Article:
The Return of Captain John Emmett by Elizabeth Speller

From TheBookbag
Jump to navigationJump to search

The Return of Captain John Emmett by Elizabeth Speller

Buy The Return of Captain John Emmett by Elizabeth Speller at or

Category: General Fiction
Rating: 4.5/5
Reviewer: Louise Laurie
Reviewed by Louise Laurie
Summary: This debut novel centres around the aftermath of World War One - the Great War. A trail of devastation and tragedy engulfs the country and Speller introduces us to one particular family, the Emmetts, as various members attempt to re-build their shattered lives. Elizabeth Speller was kind enough to talk to Bookbag.
Buy? Yes Borrow? Yes
Pages: 448 Date: March 2010
Publisher: Virago Press Ltd
ISBN: 978-1844086078

Share on: Facebook Follow us on Twitter Follow us on Instagram

Laurence Bartram has survived the war, but his life has changed dramatically. It will never be the same again. It's almost as if he doesn't recognize himself. Domestic life is now non-existent and he has no-one to please but himself. He is unsettled and edgy. War has obviously left its mark. He retreats graciously and wonders what he'll do with the rest of his life.

He doesn't have to wonder for too long. Adventure beckons and he seizes the day. Straight away, you get the sense of the man, the essence of the man. He's a decent human being who is trying desperately not to wallow in self-pity.

A school friend from way back (one John Emmett) has apparently taken his own life. But young men like John don't commit suicide, do they? The Emmett family is distraught, especially one member and appeals to Laurence's sense of humanity and decency. Both Laurence and John had enjoyed the best of education that England had to offer. They were destined to do great things - and all with a stiff upper lip.

Except Laurence thought himself nothing special, just rather dull and ordinary ... among the ordinary sort. If the war hadn't come, they would all have become stout solicitors and brewers, doctors and cattle-breeders ... And John - who was special - was now dead. The utter unfairness of it all, the bloody unfairness of war, in fact, drips from the page.

We all know that many books and films have centred on the blood-and-guts of war, perhaps less so the mental and emotional effects of war. And here Speller paints a vivid picture time and time again about the horror of the trenches and close combat fighting. All the men are pitifully young. A generation almost wiped out.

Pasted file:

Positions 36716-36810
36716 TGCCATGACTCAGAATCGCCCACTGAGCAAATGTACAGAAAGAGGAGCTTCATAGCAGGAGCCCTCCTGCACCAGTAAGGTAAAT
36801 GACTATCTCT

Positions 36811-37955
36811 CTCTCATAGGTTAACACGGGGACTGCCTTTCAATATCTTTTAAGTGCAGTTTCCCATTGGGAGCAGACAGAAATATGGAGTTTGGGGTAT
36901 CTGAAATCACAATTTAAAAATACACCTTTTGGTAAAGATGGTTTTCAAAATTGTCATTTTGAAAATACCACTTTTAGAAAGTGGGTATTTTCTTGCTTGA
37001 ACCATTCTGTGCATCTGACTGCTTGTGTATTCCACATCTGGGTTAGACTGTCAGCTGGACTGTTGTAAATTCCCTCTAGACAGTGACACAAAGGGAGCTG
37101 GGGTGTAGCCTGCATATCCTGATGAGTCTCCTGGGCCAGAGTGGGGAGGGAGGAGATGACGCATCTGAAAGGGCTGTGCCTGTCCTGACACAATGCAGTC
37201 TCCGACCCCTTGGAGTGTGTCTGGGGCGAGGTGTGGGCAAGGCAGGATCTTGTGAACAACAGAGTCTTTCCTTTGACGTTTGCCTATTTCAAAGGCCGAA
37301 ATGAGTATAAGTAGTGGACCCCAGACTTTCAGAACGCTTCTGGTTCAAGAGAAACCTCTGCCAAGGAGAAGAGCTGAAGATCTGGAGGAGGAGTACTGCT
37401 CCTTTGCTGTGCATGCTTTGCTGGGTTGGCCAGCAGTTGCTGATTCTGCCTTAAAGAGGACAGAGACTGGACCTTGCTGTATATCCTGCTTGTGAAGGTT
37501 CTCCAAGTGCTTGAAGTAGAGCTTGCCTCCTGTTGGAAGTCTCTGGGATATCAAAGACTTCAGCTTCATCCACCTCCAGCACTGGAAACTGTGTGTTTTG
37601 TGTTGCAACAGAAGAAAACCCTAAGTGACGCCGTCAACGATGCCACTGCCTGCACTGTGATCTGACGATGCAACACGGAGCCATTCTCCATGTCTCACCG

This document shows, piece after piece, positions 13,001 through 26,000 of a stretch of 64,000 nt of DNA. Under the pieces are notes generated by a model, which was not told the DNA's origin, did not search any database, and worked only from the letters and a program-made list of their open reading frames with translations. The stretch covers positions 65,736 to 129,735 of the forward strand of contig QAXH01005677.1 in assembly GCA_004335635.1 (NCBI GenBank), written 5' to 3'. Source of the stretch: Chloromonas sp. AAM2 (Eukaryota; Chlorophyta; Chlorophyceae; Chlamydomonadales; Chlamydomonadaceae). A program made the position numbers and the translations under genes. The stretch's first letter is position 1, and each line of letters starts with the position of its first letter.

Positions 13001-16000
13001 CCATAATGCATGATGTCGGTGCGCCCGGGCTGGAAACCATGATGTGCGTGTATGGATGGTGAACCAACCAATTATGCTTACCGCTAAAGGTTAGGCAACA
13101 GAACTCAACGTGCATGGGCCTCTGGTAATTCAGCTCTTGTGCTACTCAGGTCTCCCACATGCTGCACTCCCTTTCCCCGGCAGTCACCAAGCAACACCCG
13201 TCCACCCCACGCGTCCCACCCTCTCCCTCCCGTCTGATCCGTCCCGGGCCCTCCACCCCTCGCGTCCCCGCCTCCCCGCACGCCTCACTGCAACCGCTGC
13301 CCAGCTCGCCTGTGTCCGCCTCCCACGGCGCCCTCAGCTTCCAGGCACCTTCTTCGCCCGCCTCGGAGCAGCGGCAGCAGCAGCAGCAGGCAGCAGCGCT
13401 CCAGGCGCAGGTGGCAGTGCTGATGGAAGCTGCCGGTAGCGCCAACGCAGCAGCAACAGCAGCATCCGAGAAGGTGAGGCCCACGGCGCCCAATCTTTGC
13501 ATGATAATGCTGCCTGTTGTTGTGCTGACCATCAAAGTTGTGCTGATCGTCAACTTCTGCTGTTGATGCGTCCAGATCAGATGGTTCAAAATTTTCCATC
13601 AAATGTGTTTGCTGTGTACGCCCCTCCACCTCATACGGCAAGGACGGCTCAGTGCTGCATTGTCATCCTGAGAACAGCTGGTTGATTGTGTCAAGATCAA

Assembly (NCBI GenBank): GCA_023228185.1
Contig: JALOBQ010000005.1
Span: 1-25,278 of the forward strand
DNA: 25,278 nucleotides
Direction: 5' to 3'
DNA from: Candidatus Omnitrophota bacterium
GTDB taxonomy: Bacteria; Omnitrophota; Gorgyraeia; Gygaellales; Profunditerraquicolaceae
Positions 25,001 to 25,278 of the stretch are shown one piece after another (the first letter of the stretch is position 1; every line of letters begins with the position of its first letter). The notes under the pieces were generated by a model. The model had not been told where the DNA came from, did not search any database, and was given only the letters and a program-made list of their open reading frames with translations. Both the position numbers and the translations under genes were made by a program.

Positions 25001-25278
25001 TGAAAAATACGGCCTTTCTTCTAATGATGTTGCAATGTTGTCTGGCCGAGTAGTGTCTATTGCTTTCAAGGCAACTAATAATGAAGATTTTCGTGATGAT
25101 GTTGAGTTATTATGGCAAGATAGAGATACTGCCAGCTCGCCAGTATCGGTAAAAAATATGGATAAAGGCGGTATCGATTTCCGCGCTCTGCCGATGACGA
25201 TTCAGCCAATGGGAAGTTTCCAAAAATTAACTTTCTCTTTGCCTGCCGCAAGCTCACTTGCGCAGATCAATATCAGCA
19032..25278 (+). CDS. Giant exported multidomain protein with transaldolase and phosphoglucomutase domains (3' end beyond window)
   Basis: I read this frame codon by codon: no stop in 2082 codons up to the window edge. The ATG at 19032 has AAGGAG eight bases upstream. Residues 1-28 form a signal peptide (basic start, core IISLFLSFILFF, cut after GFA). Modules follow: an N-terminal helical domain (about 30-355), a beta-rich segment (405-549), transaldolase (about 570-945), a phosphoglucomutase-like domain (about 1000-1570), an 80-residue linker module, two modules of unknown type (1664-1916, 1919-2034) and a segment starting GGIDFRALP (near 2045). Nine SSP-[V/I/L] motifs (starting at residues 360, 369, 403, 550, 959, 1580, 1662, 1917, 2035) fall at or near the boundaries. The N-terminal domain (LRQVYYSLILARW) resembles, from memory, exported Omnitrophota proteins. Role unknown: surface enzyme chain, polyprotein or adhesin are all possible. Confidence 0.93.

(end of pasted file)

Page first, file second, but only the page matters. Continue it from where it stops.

I couldn't help but draw a parallel with today's conflict in Afghanistan. The newly erected Cenotaph gets a few mentions in this novel and here we are today, nearly a century on and the crowds marching past the Cenotaph are increasing, not decreasing. The madness of war? Speller also tells us of the moving scenes as the war dead come home by train. There are similar moving scenes today (and probably tomorrow) as hearse after hearse travel down the main street in a small town in Wiltshire.

This novel is all about one big, fat, gripping mystery. A historical mystery. And no, you don't need to have an interest in war or anything military to enjoy this book.

When the cerebral Laurence joined forces (conveniently?) with his affable, larger-than-life chum, Charles I immediately thought of Poirot and his sidekick, Hastings.

What is also writ large in this novel is the 'two-tiered' given of war and no questions asked. Men who were automatically given a commission - and those who were not. For example, ... a miner didn't get a commission. Men who gallantly fought, risked their lives daily to painfully find out that ... the things they thought they were fighting for suddenly seemed hopelessly sentimental and irrelevant . Little wonder men went slowly mad.

This novel is an enthralling mystery which will keep you guessing throughout. There are lots of satisfying twists and turns involving the complexities, failings and downright heroism of the human spirit. There's also the odd red herring so that the reader doesn't become too complacent. I wonder if this is going to be an ongoing mystery-solving partnership.

I'd like to thank the publishers for sending a copy to The Bookbag.

If this book appeals then you might like to read Burnt Shadows by Kamila Shamsie. We've also enjoyed Elizabeth Speller's autobiographical work The Sunlight on the Garden.

Please share on: Facebook Facebook, Follow us on Twitter Twitter and Follow us on Instagram Instagram

Buy The Return of Captain John Emmett by Elizabeth Speller at Amazon You can read more book reviews or buy The Return of Captain John Emmett by Elizabeth Speller at Amazon currently charges £2.99 for standard delivery for orders under £20, over which delivery is free.
Buy The Return of Captain John Emmett by Elizabeth Speller at Amazon You can read more book reviews or buy The Return of Captain John Emmett by Elizabeth Speller at

Booklists.jpg The Return of Captain John Emmett by Elizabeth Speller is in the Richard and Judy's Summer Reading List 2011.

Bookinterviews.jpg Elizabeth Speller was kind enough to be interviewed by Bookbag.


Like to comment on this review?

Just send us an email and we'll put the best up on the site.